Smart and brutally honest, The New Sincerity offers tremendous acting performances by each of its four cast members. Drew Shirley as is energetic and finely projects the qualities to make a convincing Benjamin who is incapable of fully connecting emotionally. At the same time, Maura Kidwell as Rose is perfectly cast as the grounded one who seems to get it in the play while Erin Long as the very funny tell-it-like-it-is intern Natasha and Alex Stein as the protest because there’s a protest protester Django also provide a huge spark.
I really enjoyed the set which was a cozy two-story office with large windows giving us a peek at New York City. As the scenes changed, large computer monitors would tell us what month it was giving us a nice idea of a time frame.
I liked the direction of this play by Jeremy Wechsler, as I felt he outstandingly captured the essence of millennium living, ideals, social media marketing and stereotypes. The often overly politically correct gender pronoun usage was also addressed when a friend of Django’s insisted on being called dragon as she did not identify with male or female. I wasn’t quite sure if Smith was taking a jab at renaming our own gender to whatever we want or embracing the fact that we can.
The New Sincerity has plenty of very funny dialogue exchanges and provides a story that is paced very well with plenty of memorable moments. I recommend this fiercely funny play, which is being performed at Theater Wit through April 17th. For more show info visit www.TheaterWit.org.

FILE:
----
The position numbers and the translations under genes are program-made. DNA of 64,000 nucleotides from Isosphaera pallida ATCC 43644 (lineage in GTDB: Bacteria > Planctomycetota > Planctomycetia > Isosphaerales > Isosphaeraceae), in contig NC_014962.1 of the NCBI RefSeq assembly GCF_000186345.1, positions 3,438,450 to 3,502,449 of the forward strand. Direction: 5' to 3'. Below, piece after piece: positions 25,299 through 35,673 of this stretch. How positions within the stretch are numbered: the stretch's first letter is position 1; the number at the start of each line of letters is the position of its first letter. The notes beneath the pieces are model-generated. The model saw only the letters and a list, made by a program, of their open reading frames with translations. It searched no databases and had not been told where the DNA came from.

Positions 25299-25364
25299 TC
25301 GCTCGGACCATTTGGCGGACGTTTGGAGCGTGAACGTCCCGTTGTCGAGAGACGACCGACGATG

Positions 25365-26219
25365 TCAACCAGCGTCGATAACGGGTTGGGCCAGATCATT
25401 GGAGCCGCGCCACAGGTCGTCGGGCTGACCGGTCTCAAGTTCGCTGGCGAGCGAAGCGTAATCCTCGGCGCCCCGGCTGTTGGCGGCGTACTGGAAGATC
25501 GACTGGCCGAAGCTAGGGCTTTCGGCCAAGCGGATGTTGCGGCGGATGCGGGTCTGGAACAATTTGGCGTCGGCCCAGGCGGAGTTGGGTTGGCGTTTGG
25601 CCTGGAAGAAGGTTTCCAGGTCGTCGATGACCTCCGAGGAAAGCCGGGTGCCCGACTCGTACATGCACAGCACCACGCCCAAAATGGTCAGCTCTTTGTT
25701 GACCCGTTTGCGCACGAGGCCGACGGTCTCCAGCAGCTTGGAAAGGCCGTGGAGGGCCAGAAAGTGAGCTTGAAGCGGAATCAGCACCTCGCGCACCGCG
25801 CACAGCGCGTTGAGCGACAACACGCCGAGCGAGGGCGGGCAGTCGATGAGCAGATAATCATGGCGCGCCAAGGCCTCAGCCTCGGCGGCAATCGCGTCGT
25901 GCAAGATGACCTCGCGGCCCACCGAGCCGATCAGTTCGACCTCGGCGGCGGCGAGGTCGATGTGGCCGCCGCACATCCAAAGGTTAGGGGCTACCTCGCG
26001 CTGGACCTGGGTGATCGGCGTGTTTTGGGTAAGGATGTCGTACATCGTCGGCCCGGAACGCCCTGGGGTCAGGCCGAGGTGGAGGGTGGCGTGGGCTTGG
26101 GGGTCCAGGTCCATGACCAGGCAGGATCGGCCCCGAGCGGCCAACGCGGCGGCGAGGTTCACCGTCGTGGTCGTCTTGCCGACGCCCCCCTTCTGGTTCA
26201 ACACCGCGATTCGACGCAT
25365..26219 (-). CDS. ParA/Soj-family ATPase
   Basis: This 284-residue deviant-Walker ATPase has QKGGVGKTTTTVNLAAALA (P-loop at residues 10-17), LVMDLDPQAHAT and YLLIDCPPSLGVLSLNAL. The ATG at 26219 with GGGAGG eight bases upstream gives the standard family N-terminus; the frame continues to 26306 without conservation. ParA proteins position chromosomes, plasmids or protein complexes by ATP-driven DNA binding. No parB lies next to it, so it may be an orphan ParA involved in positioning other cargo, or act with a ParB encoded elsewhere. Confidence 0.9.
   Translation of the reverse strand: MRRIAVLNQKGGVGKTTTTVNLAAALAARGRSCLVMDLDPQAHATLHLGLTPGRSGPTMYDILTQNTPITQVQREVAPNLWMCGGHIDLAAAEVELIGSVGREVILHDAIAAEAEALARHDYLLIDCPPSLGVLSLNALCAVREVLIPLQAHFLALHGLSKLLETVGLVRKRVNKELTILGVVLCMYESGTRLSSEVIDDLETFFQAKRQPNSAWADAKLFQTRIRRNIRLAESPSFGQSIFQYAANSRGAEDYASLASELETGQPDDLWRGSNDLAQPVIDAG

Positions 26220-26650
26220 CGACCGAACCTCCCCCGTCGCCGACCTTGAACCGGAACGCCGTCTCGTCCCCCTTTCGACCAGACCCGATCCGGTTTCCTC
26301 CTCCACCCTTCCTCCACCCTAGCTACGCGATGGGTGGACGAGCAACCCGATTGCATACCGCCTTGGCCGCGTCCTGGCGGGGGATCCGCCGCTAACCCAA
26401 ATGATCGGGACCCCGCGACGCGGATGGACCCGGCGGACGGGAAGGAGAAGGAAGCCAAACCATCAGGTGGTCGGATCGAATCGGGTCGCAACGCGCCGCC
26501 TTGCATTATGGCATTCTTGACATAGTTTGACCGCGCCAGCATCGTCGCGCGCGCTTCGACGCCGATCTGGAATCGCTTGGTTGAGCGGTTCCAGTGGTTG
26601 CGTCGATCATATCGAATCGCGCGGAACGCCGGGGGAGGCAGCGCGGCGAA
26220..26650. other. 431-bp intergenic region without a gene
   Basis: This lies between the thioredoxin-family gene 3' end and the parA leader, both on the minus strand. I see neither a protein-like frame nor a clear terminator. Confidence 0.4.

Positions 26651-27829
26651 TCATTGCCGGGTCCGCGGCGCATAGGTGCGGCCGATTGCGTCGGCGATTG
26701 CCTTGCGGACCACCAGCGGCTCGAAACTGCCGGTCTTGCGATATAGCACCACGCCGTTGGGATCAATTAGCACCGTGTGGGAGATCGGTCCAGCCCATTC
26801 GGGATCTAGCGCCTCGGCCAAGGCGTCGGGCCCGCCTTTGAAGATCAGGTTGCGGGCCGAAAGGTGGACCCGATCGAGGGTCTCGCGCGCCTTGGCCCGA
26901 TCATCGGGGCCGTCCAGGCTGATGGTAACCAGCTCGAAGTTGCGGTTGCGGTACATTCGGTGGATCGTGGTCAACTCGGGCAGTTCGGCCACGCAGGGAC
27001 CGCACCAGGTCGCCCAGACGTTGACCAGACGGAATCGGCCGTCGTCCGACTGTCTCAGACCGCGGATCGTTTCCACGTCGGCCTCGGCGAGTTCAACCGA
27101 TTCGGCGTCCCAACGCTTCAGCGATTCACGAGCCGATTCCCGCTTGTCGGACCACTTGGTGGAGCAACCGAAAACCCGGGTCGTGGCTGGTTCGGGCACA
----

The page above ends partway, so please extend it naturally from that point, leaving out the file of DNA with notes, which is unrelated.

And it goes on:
On the 400th year anniversary of William Shakespeare's death Lyric Opera of Chicago appropriately chose to commemorate the famed playwright’s life by putting on an outstanding production of Romeo and Juliet. Helping to make this such a special piece of operatic theatre, Joseph Calleja and Susanna Phillips as the tragically famous lovesick couple do a magnificent job vocally and emotionally throughout the show to bring the real spirit of youthful, love at first sight to life.
The show begins with the stage curtain up and the entire cast ominously moves towards the audience singing the overture which was very effective in setting the tone of the times the play is set in.
Soprano Susanna Phillips, perfectly complimenting tenor Calleja, is especially great in her role. Dressed all in pink with gold sparkles, she embodies the very essence of springtime love in her opening number. When, at one point, she begs her nanny to stop talking about her impending marriage to an older man that Juliet does not love you really want her to get her wish, as her fresh hopeful desire to just dance and enjoy life is very infectious.
Joshua Hopkins as Romeo’s best pal Mercutio and Jason Slayden as Juliet’s short-fused cousin Tybalt also take to their roles with vigor and precision, really capturing the two sworn enemies’ disdain for each other while baritone Christian Van Horn is well cast as Friar Laurence, who means well though his efforts only end in tragedy.
I loved ALL the costumes by Jennifer Tipton! The rich, fabrics and colors, her hats and accessories for the women brought the whole stage to life. Also, the swashbuckling style of leather and velvet for the men was extremely entertaining and fitting to watch both their swordplay and Romeo’s lovemaking to Juliet.
Michael Yeargan's unit set is foreboding and appropriately towers over the cast as if to say there is no escape from this time period and its rules. However, I was looking forward to several set changes. Instead, the central platform served as a ballroom dance floor, Friar Laurence's cell, a town square and the crypt where the young couple meet their fate. I felt this modern touch of using a single large white sheet to signify Juliet's bedroom, then the church, and the burial shroud, etc., etc., was very one dimensional. The cast, so visually stunning, is so large even the hefty set seemed to barely contain them in various scenes. Still, overall, the production is a grand spectacle that is as colorful and enchanting as it is memorable.